Credit Cards Regulatory Framework


In line with its approach to regulation, since the early 2000s the Bank has introduced a number of reforms which have regulated limited elements of designated credit and debit card systems, with the aim of improving the efficiency of the Australian payments system and promoting competition in the provision of payment services.

In short, the current credit card regulations:

  • cap credit card interchange fees to a weighted average of 0.50 per cent of transaction value, with a ceiling on individual interchange rates of 0.80 per cent
  • remove restrictions so that merchants can pass on card acceptance costs to cardholders in the form of a surcharge
  • remove restrictions that require merchants to accept the debit cards of a scheme if they accept that scheme's credit cards and vice versa (through written Undertakings by Mastercard and Visa)
  • reduce barriers to entry through Access Regimes which help increase participation in payment systems.

Together the regulations have increased transparency and promoted more efficient price signals, thereby improving payment choices and contributing to a more efficient payments system overall. They have also improved competition by removing restrictions on merchants and liberalising access to systems.

Review of Card Payments Regulation

Since the card payment reforms in the early 2000s, the Bank has periodically reviewed its retail payments regulations, with the most recent wide-ranging review taking place over 2019–21. As part of this process the Bank released an Issues Paper in November 2019 that summarised recent developments in retail payments and highlighted a broad range of potential regulatory issues. In May 2021, the Bank released a Consultation Paper that outlined the Payments System Board's (PSB) preliminary views on the major issues and presented a draft set of standards. The PSB's final Conclusions to the Review of Retail Payments Regulation, including a final set of standards, were published in October 2021, which followed an extensive public consultation process.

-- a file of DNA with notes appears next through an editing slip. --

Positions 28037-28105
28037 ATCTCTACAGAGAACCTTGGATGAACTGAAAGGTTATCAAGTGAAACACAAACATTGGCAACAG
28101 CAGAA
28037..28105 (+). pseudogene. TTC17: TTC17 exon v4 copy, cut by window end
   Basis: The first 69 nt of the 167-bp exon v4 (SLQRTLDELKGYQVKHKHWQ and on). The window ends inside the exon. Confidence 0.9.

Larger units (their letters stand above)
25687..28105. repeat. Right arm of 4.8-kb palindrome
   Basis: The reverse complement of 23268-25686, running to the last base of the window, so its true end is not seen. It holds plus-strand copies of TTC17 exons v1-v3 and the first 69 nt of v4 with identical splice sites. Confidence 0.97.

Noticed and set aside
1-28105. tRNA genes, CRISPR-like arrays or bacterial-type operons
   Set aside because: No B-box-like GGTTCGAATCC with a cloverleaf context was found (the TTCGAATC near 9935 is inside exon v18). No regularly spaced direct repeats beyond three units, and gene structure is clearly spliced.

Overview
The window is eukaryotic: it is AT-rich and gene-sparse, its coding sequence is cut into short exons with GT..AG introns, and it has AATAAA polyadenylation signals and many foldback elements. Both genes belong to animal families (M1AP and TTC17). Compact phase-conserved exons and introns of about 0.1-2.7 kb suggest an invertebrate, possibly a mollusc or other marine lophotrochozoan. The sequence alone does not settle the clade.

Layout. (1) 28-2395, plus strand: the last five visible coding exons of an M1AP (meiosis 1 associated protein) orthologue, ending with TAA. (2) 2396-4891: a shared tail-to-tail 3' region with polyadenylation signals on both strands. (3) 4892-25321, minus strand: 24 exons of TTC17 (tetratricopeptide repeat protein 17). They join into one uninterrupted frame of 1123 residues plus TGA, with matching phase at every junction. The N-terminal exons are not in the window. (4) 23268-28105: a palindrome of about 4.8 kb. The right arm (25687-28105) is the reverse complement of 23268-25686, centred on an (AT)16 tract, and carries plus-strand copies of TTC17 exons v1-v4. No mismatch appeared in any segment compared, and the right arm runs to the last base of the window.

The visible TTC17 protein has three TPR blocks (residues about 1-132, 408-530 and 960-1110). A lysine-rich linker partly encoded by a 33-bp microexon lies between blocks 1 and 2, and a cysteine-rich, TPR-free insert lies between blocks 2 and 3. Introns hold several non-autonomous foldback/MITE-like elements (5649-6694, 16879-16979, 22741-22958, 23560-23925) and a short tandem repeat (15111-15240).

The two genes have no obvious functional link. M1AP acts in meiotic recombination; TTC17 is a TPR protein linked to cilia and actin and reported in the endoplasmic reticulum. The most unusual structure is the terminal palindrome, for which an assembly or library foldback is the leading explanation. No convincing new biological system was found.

Following extensive reforms as a result of the 2015-16 review, the 2019-21 review resulted in relatively minor changes to the regulatory framework for credit cards. From 1 January 2022, the designated credit card systems – Mastercard and Visa – will be required to publish interchange fees on transactions on foreign-issued credit cards on their websites, and the American Express companion card system will no longer be subject to regulation.

See Media Release for further details.

More information

For details of credit card regulations, including designations of systems, standards, access regimes, interchange fee benchmarks and voluntary undertakings see: ‘Regulations’. Information about consultations and regulatory decisions made in relation to the credit card system can be found here: 'Consultations' and ‘Regulatory Decisions’.

Several resources are available that summarise credit and debit card regulations. For instance, see: A Guide to the Card Payments System Reforms, RBA Bulletin, September 2010 for a guide to earlier reforms. More recently, the Bank's 2014 submission to the Financial System Inquiry (Chapter 8) and the Bank's November 2019 Issues Paper provide detailed descriptions of the rationale for, and evolution of, card payments regulation in Australia since the early 2000s.